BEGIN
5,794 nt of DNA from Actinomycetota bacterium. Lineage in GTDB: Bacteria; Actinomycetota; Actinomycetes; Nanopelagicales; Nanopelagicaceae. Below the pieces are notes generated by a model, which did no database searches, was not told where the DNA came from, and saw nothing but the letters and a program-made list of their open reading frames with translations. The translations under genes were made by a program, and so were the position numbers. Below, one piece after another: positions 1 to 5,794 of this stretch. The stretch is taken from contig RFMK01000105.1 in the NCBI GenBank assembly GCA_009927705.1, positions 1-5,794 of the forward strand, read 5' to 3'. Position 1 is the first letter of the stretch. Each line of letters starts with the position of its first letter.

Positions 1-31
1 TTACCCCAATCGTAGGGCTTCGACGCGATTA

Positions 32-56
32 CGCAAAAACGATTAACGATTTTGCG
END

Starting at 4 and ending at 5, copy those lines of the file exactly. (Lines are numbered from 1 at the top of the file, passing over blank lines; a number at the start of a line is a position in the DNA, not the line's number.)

Positions 32-56
32 CGCAAAAACGATTAACGATTTTGCG